1 Corinthians 15:20-23 presents Jesus as the firstfruits of those who have fallen asleep. What is the significance of 'firstfruits?' Is this related to instructions in the Hebrew Bible about firstfruits (e.g. Exodus 23:14-18, Exodus 34:22-26, Leviticus 2:12-14, Leviticus 23:9-21, Numbers 28:26, Deuteronomy 26:1-11)?
Have you ever noticed how when folks are in a certain season, that season, and the prominent themes of that season tend to infiltrate their thoughts and speech? The book of I Corinthians is peppered with thoughts of the Spring festivals of YHWH and those in order as well! Paul wrote to the Corinthians in the context of these spring feasts and I believe, in part, his thoughts reflect this context; in part, he is teaching the Gentiles how to apply the principles of the law given to the Jews regarding the spring feasts, to their gentile life; and finally, in this particular passage, he is demonstrating how the feasts speak of Jesus fulfills them.
Passover/Feast of Unleavened bread:
Firstfruits/The day after the Sabbath of Passover:
Cross reference Hebrew Testament:
This is the historical literal background that provides meaning to what Paul is saying when he uses "Firstfruits." Though Paul appears to apply the principles of the Spring feasts, (ie setting aside (counting the omer) to send money to the saints in Jerusalem). Paul's usage of "firstfruits" extended beyond grains and herds/flocks:
The first fruits are an acknowledgment to YHWH for His blessing which He has given you. It is the first; thus, more is to follow. The first belongs to God. The first is the beginning of the harvest.
Answer: In this particular passsage, Jesus is presented as the "firstruits" of those who have fallen asleep. He thus would be the first of many who have died and will rise from the dead. He ascended to the Father on the day after the Sabbath of Passover just as the first fruit is waved by the priest before YHWH.
cf. John 20:17 contrasted with John 20:27:
So we see, Paul's writing is definitely related to the instructions of YHWH in the Scripture portions you listed. Paul, a Jewish Pharisee, teaches from Scripture which is profitable for doctrine, for reproof, for instruction, for training in what is right. His letters are very definitely better understood having a knowledge of the Hebrew testament. These are, after all, those that speak of Yeshuah/Jesus (John 5:39)!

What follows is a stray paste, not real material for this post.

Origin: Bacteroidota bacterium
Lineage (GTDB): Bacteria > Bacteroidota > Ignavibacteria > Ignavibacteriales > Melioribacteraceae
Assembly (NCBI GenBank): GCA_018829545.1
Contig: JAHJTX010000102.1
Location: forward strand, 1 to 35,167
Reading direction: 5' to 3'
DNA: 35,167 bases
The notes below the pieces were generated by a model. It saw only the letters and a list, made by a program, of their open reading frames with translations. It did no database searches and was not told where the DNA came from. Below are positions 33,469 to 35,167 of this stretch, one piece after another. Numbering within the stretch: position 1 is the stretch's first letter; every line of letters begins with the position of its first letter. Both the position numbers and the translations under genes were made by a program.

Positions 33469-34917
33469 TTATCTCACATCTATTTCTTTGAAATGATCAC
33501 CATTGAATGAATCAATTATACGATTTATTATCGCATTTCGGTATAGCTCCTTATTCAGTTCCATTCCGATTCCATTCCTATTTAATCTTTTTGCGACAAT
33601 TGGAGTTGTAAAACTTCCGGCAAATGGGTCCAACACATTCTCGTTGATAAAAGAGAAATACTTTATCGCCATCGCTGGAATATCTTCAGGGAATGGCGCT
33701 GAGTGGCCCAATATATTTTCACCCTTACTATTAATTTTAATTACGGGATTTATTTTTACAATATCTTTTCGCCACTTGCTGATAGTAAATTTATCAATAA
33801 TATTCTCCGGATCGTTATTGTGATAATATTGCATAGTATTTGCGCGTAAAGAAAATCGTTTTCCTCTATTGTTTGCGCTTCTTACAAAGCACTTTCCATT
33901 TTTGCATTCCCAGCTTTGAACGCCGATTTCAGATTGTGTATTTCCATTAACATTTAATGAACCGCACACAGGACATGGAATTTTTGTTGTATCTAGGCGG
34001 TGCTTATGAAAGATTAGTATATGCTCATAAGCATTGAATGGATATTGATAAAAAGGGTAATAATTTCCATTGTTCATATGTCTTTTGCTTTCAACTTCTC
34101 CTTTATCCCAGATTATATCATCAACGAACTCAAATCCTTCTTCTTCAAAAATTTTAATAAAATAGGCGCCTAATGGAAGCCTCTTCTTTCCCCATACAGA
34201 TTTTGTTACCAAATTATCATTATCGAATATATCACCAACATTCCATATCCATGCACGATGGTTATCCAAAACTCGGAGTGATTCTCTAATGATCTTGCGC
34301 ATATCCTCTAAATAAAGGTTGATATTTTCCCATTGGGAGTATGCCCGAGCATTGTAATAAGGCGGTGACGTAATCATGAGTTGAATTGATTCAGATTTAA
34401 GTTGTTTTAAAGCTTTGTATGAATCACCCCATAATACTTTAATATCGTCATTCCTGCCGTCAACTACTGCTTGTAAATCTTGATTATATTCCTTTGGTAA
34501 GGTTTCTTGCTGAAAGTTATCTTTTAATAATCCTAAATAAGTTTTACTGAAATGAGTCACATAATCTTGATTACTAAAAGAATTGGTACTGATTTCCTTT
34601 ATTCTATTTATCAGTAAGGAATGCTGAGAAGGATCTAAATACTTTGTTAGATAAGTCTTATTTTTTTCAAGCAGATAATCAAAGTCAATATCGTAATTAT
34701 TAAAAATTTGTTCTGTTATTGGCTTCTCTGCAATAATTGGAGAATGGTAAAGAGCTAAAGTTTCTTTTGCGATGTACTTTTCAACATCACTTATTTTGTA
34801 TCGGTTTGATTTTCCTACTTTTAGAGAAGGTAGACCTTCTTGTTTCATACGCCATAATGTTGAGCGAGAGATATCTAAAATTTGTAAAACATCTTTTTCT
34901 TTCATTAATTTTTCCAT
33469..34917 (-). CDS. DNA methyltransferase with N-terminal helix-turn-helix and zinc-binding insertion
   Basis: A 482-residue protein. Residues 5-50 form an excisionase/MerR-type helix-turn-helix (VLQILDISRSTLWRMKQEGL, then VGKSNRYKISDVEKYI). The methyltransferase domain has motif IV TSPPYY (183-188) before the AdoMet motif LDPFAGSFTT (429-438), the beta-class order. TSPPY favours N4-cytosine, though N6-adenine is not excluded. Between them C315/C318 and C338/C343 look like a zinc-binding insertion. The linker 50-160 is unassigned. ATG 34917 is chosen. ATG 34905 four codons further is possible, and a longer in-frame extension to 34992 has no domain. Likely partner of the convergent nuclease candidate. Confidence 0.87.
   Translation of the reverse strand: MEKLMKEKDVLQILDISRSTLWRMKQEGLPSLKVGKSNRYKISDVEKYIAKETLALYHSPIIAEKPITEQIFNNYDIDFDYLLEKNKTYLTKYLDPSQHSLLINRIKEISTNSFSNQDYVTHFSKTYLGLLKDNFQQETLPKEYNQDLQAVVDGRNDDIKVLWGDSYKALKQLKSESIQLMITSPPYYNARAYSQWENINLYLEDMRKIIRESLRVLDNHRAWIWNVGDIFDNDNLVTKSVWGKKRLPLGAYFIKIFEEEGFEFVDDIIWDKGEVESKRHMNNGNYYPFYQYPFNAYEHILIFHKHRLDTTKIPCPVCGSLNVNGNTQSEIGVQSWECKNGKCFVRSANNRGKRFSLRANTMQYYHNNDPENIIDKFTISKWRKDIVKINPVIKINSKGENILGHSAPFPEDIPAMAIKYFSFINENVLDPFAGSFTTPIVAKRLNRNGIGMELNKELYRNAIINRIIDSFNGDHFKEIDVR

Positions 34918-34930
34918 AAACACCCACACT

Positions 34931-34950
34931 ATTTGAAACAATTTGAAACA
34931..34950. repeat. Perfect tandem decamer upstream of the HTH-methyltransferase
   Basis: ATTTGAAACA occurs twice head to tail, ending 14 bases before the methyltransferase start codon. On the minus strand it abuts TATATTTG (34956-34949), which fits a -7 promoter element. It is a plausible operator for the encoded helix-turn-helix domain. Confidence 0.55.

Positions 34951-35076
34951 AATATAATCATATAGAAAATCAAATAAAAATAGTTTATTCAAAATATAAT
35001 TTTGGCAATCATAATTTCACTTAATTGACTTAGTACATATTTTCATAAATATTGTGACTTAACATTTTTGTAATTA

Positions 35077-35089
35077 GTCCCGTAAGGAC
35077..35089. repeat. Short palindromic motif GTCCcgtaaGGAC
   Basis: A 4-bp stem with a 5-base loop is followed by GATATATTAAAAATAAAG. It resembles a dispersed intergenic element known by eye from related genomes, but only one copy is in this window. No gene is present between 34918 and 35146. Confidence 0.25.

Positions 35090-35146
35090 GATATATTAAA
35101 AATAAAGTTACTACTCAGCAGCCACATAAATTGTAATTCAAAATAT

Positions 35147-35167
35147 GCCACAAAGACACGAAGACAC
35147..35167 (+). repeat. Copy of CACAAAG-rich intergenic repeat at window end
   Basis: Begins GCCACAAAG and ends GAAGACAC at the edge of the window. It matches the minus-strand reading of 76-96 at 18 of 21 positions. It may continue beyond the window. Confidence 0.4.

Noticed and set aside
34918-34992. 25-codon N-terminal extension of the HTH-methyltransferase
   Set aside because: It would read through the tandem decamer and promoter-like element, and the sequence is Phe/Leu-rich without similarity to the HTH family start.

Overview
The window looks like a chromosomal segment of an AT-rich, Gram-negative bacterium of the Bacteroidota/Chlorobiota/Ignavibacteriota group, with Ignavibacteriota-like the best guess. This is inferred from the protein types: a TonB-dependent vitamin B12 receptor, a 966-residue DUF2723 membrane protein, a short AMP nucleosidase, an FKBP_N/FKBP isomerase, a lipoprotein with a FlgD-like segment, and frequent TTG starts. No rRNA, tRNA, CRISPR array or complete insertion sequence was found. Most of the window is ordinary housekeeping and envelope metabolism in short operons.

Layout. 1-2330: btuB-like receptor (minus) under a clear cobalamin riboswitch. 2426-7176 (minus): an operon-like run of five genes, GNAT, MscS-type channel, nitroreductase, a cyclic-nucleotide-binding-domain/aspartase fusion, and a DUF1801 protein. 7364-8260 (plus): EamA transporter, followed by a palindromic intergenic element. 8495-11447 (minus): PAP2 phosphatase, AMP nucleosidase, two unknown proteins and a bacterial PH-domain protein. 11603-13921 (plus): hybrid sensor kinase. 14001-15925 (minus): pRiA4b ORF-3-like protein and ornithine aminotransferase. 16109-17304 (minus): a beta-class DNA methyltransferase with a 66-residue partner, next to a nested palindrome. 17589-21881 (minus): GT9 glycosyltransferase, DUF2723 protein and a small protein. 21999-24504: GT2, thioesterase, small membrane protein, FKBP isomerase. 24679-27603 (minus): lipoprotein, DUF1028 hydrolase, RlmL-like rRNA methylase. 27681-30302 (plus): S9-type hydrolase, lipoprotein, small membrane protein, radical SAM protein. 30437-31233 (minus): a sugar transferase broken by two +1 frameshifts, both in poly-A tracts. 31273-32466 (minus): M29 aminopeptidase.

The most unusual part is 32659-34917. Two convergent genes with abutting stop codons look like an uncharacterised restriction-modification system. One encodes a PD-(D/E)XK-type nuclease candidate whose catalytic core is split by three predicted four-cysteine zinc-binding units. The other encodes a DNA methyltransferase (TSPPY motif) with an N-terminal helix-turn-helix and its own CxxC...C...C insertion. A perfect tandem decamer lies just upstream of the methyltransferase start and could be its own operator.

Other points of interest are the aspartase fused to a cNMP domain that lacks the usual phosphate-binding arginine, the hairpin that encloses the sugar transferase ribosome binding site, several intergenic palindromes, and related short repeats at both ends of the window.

First, as touching the passages from the Hebrew Bible such as those from Exodus, Leviticus, Numbers, and Deuteronomy; we must first address two significant facts.
One key to understanding is found in the words, "...each in his own order..."
Messiah was (and remains) the best of humanity, and he was offered to God by, and on behalf of sinful humanity. Messiah being the one who did the "work" of salvation is naturally the first to partake in the resurrection of the righteous dead. After that, and each in his own order, the resurrection will occur for others, both righteous and unrighteous.
The apostle Paul had a marvelous insight into this when he stated:
Paul's emphasis on “together” in these verse 22 does not include believers in Messiah, who are specifically mentioned in verse 23, but rather points to the various parts of the natural Creation.
Paul began this section in verse 18 by referring to the believers’ “present sufferings," a subject to which he now returned to in verse 23.
Believers are described as the ones having the firstfruits of the Spirit. This is a declaration that the Holy Spirit is “the firstfruits” (aparchēn) of God’s work of salvation and re-creation in believers. Believers "spirits" have been resurrected from the dead and we are now spiritually alive in the Messiah. Believers are therefore awaiting the ultimate fulfillment of their sanctification, i.e., the redemption of their mortal (death doomed) physical bodies.
Yeshua Messiah has already received his glorified body and, as such, is the firstfruits of those who believe on him. And now believers groan together with all of creation in hope of receiving our immortal bodies and becoming fully conformed to the image of Messiah (Romans 8:29).